Skip the auto shop - Our mechanics make house calls
  1. Home
  2. Articles
  3. How Long Do Battery Terminal Ends Last?

How Long Do Battery Terminal Ends Last?

battery terminal ends

A properly working charging system is an essential part of keeping a car reliable. Each of the components of a charging system has a specific job that it must perform in order for the vehicle to run properly. In order for the power from the battery to reach the starter and alternator, the battery terminal ends will have to be working properly. Every time that you crank your car up, the battery cable ends play a huge role. The battery ends are made of metal and act as superconductors for the battery when dispersing the power it makes to other parts of the car.

The amount of electricity that passes through the battery terminals in a car play a huge role in their ultimate demise. The terminals on the battery in your car usually last around 50,000 to 100,000 miles before they need to be replaced. There are a variety of things that can happen to a battery terminal that will prohibit it from working properly. The best way to keep an eye on how a terminal is doing is by taking the time to inspect your charging system on a regular basis.

Corrosion is one of the biggest enemies that a battery terminal end has. Without routine cleaning and maintenance, it will be very easy for the terminal ends to become unusable. The signs that the battery terminal ends needs to be taken seriously due to the problems that they can cause if they are not replaced on time. Here are some of the signs that you may notice when it is time to get your battery terminal ends replaced.

  • The appearance of either green or white corrosion on the terminals
  • The battery light on the instrument cluster is on
  • The car is very slow to start
  • The car will not start at all
  • Visible damage to the terminal end

Getting a professional second opinion on whether or not the battery terminal end is bad is important. A professional in the auto repair field will be able to diagnose the issues you are experiencing and repair the battery terminal ends if needed..

The statements expressed above are only for informational purposes and should be independently verified. Please see our terms of service for more details
Icon-warranty_badge-02

Skip the repair shop, our top-rated mechanics come to you.

At your home or office

Choose from 600+ repair, maintenance & diagnostic services. Our top-rated mechanics bring all parts & tools to your location.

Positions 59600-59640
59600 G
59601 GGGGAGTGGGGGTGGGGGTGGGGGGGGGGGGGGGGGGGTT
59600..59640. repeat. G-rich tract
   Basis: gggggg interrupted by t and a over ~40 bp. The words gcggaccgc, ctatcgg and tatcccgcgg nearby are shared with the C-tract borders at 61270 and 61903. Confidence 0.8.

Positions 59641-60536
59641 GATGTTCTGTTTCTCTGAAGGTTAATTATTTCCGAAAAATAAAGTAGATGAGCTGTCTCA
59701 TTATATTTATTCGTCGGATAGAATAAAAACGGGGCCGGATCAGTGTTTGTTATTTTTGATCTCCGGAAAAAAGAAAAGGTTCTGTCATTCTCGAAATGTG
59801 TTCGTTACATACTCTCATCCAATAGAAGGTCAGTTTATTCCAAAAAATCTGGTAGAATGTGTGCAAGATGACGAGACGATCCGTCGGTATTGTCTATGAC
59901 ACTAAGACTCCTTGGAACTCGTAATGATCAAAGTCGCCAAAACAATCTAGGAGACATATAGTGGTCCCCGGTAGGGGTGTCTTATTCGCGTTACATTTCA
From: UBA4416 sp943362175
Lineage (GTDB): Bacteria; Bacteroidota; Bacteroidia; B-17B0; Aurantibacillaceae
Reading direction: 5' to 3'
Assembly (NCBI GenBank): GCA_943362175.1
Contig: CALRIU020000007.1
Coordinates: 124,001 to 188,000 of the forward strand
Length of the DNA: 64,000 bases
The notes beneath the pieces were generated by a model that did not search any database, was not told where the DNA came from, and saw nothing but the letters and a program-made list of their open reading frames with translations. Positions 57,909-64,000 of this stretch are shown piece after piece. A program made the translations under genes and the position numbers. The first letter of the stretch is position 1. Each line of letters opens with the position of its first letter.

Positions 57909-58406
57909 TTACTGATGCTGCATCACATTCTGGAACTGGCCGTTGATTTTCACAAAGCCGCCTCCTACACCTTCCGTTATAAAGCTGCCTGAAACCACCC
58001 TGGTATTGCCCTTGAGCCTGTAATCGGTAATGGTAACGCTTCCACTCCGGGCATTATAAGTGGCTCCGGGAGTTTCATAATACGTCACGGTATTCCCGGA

Fair & transparent pricing

See labor & parts costs upfront, so you can book with confidence.

12-month, 12,000-mile warranty

Our services are backed by a 12-month, 12,000-mile warranty for your peace of mind.

Get A Quote

Need Help With Your Car?

Our certified mobile mechanics make house calls in over 2,000 U.S. cities. Fast, free online quotes for your car repair.

GET A QUOTE

More related articles

P0222 OBD-II Trouble Code: Throttle/Pedal Position Switch/Sensor B Circuit Low Input
P0222 code definition Throttle/Pedal Position Switch/Sensor B Circuit Low Input What the P0222...
The Traveler’s Guide to Driving in Malaysia
CraigBurrows / Shutterstock.com Malaysia is a popular destination for many tourists today. The country has amazing sights and attractions that you will want to explore....
P2159 OBD-II Trouble Code: Vehicle Speed Sensor B Range/Performance
Diagnostic Trouble Code (DTC): P2159 P2159 code definition Vehicle Speed Sensor B Range/Performance...

Related questions

Q: My Jeep has a full battery but is not starting every time I go to start the car.

Hi there. There are several possible causes for the lightening bolt to remain on. The PCM (powertrain control module) has recognized an electrical fault in the ETC (electronic throttle control) system and disables the starter relay, creating a no crank...

Q: Should I Have a Car Battery Charger?

A car battery charger is a valuable component of any vehicle emergency kit. They are easy and safe to use if you read the instructions and understand the specifics of the model you own. Keep in mind, though, that these...

Q: Battery died. Now can't get into my car to pop the hood and charge it.

Hi there. The car could have made the door latches locked out. This prevents the doors from opening during an event of power loss during an accident. This happens, but the mechanical key should still open the doors. If the...